From the author of The Book of Lost Fragrances comes a hauntingly evocative and suspenseful novel about a grieving woman who discovers the long-lost letters of novelist Victor Hugo, awakening a mystery that spans centuries.
A spellbinding gothic tale about Victor Hugo’s long-buried secrets and the power of a lover that never dies…
Grieving his daughter’s death, Victor Hugo initiated séances from his home on the Isle of Jersey in order to reestablish contact with her. In the process, he claimed to have communed with Plato, Shakespeare, Dante- and even the devil himself. Hugo’s transcriptions of these conversations have all been published. Or so it has been believed…
A hundred years later, recovering from her own great loss, mythologist Jac L’Etoile is invited to Jersey to uncover a secret about the island’s mysterious Celtic roots. She’s greeted by Neolithic monuments, medieval castles, and hidden caves. But the man who has invited her there, a troubled soul named Theo Gaspard, hopes she’ll help him discover something quite different…something that will threaten their sanity and put their very lives at stake.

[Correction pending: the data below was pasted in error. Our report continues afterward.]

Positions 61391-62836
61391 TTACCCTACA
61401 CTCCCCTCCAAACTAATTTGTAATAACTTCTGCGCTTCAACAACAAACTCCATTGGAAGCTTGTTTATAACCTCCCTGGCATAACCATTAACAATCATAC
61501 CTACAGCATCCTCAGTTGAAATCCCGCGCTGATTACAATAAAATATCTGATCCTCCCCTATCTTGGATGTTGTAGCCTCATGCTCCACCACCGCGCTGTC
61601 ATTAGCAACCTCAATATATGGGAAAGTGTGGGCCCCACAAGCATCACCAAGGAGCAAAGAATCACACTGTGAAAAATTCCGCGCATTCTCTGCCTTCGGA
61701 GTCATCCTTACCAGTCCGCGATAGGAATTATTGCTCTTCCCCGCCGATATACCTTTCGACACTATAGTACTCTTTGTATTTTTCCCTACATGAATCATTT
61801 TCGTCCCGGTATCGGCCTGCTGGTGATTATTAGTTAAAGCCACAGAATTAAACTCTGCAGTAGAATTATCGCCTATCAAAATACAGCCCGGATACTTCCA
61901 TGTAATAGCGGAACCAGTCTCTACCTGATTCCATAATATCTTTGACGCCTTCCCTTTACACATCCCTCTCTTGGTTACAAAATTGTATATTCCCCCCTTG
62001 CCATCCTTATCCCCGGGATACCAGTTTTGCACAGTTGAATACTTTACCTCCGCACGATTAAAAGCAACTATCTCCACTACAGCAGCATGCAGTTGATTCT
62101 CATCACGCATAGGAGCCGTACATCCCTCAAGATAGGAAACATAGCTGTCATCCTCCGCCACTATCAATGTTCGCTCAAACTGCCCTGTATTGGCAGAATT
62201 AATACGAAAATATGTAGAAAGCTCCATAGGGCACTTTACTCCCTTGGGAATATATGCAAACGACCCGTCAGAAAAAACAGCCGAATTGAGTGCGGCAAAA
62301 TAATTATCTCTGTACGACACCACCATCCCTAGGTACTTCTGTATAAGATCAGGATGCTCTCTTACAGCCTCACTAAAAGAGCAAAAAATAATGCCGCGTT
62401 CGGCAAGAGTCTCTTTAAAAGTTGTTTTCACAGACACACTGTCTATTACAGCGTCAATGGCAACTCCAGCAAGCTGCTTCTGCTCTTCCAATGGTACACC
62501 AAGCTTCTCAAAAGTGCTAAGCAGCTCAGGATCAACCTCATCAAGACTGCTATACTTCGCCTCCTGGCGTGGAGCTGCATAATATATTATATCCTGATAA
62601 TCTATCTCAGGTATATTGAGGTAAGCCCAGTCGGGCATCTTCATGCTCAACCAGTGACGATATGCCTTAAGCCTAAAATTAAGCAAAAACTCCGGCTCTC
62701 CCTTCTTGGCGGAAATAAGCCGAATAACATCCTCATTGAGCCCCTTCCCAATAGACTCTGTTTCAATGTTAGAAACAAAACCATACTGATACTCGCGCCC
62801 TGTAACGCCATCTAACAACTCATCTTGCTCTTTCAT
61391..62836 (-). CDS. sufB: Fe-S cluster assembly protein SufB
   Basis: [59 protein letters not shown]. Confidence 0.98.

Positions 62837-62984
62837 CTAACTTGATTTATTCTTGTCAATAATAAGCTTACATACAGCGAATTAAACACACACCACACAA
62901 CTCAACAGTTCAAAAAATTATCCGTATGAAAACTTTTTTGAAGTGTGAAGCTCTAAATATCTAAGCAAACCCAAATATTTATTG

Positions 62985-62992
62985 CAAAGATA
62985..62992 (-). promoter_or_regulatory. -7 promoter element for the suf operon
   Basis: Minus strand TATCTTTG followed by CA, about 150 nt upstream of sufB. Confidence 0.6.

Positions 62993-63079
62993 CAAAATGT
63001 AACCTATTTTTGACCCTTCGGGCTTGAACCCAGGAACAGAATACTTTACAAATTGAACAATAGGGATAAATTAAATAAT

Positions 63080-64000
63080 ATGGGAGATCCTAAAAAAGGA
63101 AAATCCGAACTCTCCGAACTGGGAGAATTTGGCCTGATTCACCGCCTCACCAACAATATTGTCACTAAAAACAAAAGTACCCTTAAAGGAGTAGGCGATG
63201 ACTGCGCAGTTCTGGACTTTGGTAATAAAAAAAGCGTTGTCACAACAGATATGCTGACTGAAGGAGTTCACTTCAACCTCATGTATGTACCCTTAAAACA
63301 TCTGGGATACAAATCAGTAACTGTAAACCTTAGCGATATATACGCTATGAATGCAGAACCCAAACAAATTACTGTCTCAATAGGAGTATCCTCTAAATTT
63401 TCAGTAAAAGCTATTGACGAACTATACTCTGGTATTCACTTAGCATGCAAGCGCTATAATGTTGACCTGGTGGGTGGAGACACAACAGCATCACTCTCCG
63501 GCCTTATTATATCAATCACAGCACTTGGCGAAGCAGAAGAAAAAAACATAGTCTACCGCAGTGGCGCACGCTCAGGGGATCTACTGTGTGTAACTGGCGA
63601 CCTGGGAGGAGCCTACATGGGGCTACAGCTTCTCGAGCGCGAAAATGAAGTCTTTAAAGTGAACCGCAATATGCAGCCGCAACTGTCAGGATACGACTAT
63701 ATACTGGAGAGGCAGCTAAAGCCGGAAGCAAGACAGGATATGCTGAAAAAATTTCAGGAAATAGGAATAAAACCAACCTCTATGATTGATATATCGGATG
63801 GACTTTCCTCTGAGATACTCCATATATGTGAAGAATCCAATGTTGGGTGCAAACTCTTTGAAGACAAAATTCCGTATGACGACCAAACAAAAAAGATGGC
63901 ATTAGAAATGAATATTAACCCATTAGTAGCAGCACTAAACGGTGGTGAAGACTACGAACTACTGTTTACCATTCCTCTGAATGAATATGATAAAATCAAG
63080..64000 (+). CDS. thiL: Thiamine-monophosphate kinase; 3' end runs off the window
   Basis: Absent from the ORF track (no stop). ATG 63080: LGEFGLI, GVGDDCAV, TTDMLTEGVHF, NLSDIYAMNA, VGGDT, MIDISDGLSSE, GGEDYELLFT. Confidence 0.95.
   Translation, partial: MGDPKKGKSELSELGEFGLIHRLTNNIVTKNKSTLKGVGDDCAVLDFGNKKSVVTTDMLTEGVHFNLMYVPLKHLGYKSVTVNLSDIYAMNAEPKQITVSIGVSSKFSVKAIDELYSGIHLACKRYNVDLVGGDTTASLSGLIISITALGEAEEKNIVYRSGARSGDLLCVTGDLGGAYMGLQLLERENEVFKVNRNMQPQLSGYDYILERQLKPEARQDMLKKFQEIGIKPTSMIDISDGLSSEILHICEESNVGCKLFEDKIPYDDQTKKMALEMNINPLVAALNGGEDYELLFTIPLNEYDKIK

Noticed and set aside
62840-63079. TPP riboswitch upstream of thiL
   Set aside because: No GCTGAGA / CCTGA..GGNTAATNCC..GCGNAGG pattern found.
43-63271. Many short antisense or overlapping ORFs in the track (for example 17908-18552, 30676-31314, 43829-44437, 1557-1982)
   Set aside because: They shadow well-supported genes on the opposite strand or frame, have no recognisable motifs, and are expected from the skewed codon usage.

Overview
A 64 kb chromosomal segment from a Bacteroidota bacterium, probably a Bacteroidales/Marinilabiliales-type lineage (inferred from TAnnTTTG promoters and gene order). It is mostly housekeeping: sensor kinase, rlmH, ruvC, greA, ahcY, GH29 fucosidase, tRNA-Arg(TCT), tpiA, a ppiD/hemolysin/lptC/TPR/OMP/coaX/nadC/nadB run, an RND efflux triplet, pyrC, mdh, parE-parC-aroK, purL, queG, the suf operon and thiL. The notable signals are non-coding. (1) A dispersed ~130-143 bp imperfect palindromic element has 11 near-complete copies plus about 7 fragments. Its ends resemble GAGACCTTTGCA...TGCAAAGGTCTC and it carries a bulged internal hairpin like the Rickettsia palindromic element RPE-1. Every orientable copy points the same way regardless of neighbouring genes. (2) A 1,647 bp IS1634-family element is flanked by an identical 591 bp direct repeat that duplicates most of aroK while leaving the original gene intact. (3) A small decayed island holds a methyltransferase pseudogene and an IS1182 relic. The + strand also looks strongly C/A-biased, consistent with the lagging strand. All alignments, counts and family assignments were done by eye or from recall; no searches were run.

The 1843 drowning death of Victor Hugo's beloved eldest daughter, Didine, provides the catalyst for Rose's well-crafted paranormal novel of suspense, a sequel to The Book of Lost Fragrances (2012). In 1855, Hugo, who has exiled himself to the island of Jersey, agrees to a playwright friend's suggestion that he attempt to communicate with Didine's spirit at a s ance. The effort to establish contact from beyond the grave succeeds, but as the novelist notes, in so doing he gave the devil "access to my very soul." Meanwhile, in the present, Jac L'Etoile, the protagonist of The Book of Lost Fragrances, arrives on Jersey to investigate a discovery in her area of expertise Druid mythology. That discovery stems from a document Hugo wrote, linking the two narratives. Rose is especially good at recreating Hugo's despair and willingness to do anything to reunite with Didine, making his abandonment of rationality all too plausible.